FPGA clock frequency

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Hai,


I am pretty clear about cutoff and  sampling frequency of FIR filter.

Wat r all the FIR filter constraints to be considered to set FPGA
clock frequency before targetting to FPGA device?

I guess i should consider maximum number of taps and maximum sampling
frequency used by the FIR filter...am i correct?

can i implement a FIR filter of 256-taps(all the taps clocked
synchronously),1Ghz cutoff frequency,2.5GS/s with a input FPGA clock
frequency of 250Mhz?

pls clarify this.

regards,
faza


Re: FPGA clock frequency

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Can you spell "surface acoustic wave"?

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So you plan to clock your FPGA at 1/10th the filter's
sampling frequency.  That means you must process ten
samples on each clock cycle.  Do you know how to do that?

Since you plan for a cutoff frequency of 1GHz, you can't
undersample the filter's output.  So you not only need
to process ten input samples on every clock, but also
you must generate ten output samples on every clock.
That would lead to "interesting" I/O requirements.
There will also be "interesting" internal resource
requirements, unless your filter coefficients are
very sparse.

Were the figures you gave us (Fclk25%0MHz, Fs=2.5GHz,
Fc=1GHz) intended to reflect a real problem? Or were
they simply random numbers?
--
Jonathan Bromley, Consultant

DOULOS - Developing Design Know-how
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Re: FPGA clock frequency
Can you spell "surface acoustic wave"?
That was the maximum cutoff frequency support i am expecting to
get ....as my FIR filter is generic it should support from low to high
frequency

That means you must process ten samples on each clock cycle. A0%Do you
know how to do that?
my design accepts 1 sample/clockcycle

but also you must generate ten output samples on every clock.
current design takes number of taps specified+2 clock cycles to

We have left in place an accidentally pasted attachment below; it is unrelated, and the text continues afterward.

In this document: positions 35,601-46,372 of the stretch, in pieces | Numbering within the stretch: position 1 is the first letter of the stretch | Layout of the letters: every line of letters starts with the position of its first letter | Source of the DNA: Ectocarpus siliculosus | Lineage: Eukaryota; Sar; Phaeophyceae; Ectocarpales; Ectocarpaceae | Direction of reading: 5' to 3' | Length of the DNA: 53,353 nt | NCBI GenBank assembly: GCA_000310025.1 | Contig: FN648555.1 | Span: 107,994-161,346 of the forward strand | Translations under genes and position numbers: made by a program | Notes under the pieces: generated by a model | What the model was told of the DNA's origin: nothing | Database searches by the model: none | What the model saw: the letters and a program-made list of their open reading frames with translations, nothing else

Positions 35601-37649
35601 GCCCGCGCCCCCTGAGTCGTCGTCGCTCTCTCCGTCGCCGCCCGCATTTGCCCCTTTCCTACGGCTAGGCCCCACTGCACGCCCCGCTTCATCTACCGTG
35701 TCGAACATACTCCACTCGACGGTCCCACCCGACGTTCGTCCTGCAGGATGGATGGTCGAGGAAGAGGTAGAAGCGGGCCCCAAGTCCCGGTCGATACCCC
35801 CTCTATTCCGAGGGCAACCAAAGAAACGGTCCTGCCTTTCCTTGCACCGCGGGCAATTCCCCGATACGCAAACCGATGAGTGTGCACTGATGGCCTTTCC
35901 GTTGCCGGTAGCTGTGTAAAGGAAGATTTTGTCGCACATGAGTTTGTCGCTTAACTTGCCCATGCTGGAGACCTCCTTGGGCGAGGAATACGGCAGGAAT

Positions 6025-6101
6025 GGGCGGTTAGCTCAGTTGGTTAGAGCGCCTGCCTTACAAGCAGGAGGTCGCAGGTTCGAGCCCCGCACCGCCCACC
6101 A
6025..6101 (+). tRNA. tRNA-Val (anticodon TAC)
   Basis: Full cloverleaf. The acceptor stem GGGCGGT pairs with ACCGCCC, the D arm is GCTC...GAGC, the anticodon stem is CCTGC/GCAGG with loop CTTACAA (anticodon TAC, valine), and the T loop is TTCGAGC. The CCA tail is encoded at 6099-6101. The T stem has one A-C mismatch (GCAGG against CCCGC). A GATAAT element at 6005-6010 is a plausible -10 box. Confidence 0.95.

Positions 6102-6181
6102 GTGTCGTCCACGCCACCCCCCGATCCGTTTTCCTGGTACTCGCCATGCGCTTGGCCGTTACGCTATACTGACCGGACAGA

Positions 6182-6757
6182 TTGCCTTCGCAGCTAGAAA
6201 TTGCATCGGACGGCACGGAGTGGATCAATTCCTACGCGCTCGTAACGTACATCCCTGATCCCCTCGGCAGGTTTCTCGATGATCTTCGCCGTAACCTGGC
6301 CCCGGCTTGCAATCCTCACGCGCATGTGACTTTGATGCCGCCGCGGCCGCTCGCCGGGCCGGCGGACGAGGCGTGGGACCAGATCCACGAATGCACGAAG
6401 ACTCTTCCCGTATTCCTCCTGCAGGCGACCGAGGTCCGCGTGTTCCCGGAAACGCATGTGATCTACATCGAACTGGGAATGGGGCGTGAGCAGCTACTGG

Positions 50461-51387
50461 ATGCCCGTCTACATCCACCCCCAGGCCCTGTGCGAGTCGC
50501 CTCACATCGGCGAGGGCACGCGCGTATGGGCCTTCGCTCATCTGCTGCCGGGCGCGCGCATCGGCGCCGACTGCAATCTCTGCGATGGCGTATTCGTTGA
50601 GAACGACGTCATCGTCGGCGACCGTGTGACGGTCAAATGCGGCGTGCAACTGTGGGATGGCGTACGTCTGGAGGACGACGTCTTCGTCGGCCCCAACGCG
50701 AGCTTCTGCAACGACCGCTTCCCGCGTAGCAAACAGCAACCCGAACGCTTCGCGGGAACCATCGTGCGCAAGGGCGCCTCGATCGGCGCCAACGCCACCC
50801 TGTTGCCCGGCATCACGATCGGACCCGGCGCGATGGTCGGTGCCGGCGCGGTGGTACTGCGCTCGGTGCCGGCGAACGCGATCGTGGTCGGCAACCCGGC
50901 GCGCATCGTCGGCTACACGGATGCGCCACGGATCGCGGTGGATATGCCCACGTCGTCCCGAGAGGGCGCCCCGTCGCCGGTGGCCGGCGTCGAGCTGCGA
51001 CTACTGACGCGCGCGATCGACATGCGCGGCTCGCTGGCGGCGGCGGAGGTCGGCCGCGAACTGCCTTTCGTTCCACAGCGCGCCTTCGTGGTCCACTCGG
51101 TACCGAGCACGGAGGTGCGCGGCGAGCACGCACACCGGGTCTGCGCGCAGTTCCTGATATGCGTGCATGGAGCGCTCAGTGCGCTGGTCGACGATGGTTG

generate o/p for each sample.can u pls suggest for the current design
wat should be the Fclk i should set to achieve 256 taps and 1GS/s,Is
it possible?.And how u relate Fclk with Fs and Fc?as those Fs and Fc
are constraints to generate coefficients why we have to consider in
hardware implementation?How to decide Fclk?since the maximum clock
rate depends on the logic and routing delay of the design...

Were the figures you gave us (Fclk3D%250MHz, Fs3D%2.5GHz,
 Fc3D%1GHz) intended to reflect a real problem? Or were
 they simply random numbers?
Those r the worst case i should support..

regards,
faz



wrote:
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Re: FPGA clock frequency

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I believe the only way it to try it.  There are tradeoffs
between throughput and logic that can only be done trying
different designs.  Especially as routing delay is likely
very important.

The exact number of pipeline stages depends on routing
delay, logic levels, etc.

-- glen


Re: FPGA clock frequency

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Hi Jonathan,
Ha, that reminds me of a DSP course some of us attended in the mid-eighties.
The lecturer chap tried to convince us that DSP was the only way to make
linear phase filters. Sadly for him, several of us knew how our colour
tellys extracted the chrominace signal!
Cheers, Syms.



Re: FPGA clock frequency

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Putting to one side for the moment the universal hazards of
appearing in public - undone fly-zips, remains of yesterday's
supper on the tie, iridescent facial pustules, and the like -
there are two obvious ways a trainer or lecturer can make
a complete idiot of themselves:
(1) simply getting something completely wrong - hard to
    avoid in a training course of several days' duration,
    human frailty being what it is;
(2) assuming that the audience/students/clients know
    less than the trainer does.

These days, my preferred response to (2) is simply to enjoy
the fact that whenever I deliver a class I learn a bunch
of interesting stuff from the students.  I hope they don't
mind too much, given that they're paying :-)  In any case,
a certain humility is in order; most of us know quite a
lot about some things, but embarrassingly little about
other things.  I reckon it'll be time to give up when I
find myself no longer willing to learn from students.
--
Jonathan Bromley, Consultant

DOULOS - Developing Design Know-how
We've slightly trimmed the long signature. Click to see the full one.
Re: FPGA clock frequency
Hai jonathan,

U have not given comments for my questions...

regards,
faza

wrote:
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Re: FPGA clock frequency

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That's because you have me completely baffled.